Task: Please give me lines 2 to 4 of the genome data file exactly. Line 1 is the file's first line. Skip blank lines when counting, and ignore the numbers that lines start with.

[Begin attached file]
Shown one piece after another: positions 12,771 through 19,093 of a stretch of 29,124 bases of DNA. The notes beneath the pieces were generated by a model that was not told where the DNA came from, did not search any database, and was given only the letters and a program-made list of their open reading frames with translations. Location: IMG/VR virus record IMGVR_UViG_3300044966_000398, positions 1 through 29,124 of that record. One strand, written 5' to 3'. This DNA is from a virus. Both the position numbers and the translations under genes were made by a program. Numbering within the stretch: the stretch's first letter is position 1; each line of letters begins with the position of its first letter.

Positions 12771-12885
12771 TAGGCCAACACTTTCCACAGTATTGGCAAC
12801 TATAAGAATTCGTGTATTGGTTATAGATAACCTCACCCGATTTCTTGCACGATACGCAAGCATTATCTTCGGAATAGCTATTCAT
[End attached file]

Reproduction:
Positions 12771-12885
12771 TAGGCCAACACTTTCCACAGTATTGGCAAC
12801 TATAAGAATTCGTGTATTGGTTATAGATAACCTCACCCGATTTCTTGCACGATACGCAAGCATTATCTTCGGAATAGCTATTCAT